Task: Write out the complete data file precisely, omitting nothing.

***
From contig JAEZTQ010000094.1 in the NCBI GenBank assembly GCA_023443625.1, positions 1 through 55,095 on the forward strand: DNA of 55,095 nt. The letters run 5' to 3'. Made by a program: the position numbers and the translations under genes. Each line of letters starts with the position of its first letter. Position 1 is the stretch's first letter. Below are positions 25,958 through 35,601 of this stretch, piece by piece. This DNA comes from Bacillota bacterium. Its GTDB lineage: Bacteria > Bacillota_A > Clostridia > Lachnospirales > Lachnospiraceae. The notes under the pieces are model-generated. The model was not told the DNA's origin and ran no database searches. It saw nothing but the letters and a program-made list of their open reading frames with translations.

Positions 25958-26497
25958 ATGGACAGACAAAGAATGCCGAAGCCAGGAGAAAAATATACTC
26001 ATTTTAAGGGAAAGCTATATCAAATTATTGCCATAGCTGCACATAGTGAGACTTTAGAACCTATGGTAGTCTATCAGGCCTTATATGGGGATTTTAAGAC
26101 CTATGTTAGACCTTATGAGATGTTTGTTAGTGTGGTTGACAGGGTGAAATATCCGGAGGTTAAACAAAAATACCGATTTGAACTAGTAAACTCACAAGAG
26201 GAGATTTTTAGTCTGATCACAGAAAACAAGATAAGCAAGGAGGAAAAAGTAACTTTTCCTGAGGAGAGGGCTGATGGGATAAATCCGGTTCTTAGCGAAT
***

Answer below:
From contig JAEZTQ010000094.1 in the NCBI GenBank assembly GCA_023443625.1, positions 1 through 55,095 on the forward strand: DNA of 55,095 nt. The letters run 5' to 3'. Made by a program: the position numbers and the translations under genes. Each line of letters starts with the position of its first letter. Position 1 is the stretch's first letter. Below are positions 25,958 through 35,601 of this stretch, piece by piece. This DNA comes from Bacillota bacterium. Its GTDB lineage: Bacteria > Bacillota_A > Clostridia > Lachnospirales > Lachnospiraceae. The notes under the pieces are model-generated. The model was not told the DNA's origin and ran no database searches. It saw nothing but the letters and a program-made list of their open reading frames with translations.

Positions 25958-26497
25958 ATGGACAGACAAAGAATGCCGAAGCCAGGAGAAAAATATACTC
26001 ATTTTAAGGGAAAGCTATATCAAATTATTGCCATAGCTGCACATAGTGAGACTTTAGAACCTATGGTAGTCTATCAGGCCTTATATGGGGATTTTAAGAC
26101 CTATGTTAGACCTTATGAGATGTTTGTTAGTGTGGTTGACAGGGTGAAATATCCGGAGGTTAAACAAAAATACCGATTTGAACTAGTAAACTCACAAGAG
26201 GAGATTTTTAGTCTGATCACAGAAAACAAGATAAGCAAGGAGGAAAAAGTAACTTTTCCTGAGGAGAGGGCTGATGGGATAAATCCGGTTCTTAGCGAAT